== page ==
The Truth About Declawing


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Scratching is as natural to cats as breathing. Unfortunately, this instinct can be damaging to things like furniture for indoor felines. That’s why, for many years, owners turned to practices like declawing to prevent destruction. 

 

With the recent news of New York becoming the first U.S. state to outlaw declawing cats, many pet parents—especially new cat owners—have questions about the practice.

 

Here are a few facts about feline declawing and healthier alternatives for retailers to share with their customers:

 

Why do cats scratch?

Cats use scratching as a way to mark territory, stretch their paw muscles and remove dead husks from their claws.

 

What is declawing?

Traditionally, declawing is a surgical procedure (also known as onychectomy) to amputate all or part of the feline’s third phalanges bone and accompanying claws.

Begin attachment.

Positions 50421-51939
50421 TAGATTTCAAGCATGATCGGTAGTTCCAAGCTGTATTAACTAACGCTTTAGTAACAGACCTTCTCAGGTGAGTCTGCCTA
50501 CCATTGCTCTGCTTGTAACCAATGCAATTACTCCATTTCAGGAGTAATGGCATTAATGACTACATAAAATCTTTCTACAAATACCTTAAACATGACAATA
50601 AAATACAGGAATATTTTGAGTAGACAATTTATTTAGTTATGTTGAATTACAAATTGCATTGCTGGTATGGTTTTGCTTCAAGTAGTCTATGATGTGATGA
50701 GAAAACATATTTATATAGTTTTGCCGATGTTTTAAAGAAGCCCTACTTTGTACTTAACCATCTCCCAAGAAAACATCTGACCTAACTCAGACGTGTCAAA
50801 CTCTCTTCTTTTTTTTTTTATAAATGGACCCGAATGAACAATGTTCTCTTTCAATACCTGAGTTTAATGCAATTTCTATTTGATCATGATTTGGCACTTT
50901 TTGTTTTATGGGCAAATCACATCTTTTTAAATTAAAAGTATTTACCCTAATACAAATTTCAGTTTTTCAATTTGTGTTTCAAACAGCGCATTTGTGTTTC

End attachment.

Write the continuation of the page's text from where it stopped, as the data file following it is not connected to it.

What are some of the negative effects?

Complications of declawing can include issues with anesthetic, hemorrhage, infection, nerve damage and bone spurs. Cats can also experience chronic pain due to the permanent alteration to how their paws touch the ground.

 

How can I keep my cat from scratching?

Rather than resorting to removing cats’ claws, owners can instead work to train cats to avoid destructive scratching behaviors. Be sure to provide plenty of suitable surfaces to redirect scratching, such as carpet-covered posts or sisal boards, and utilize catnip, treats and toys to encourage use. 

 

Owners can also help minimize negative scratching by keeping their feline’s claw trimmed and deter scratching on furniture with special tape or sprays.

 

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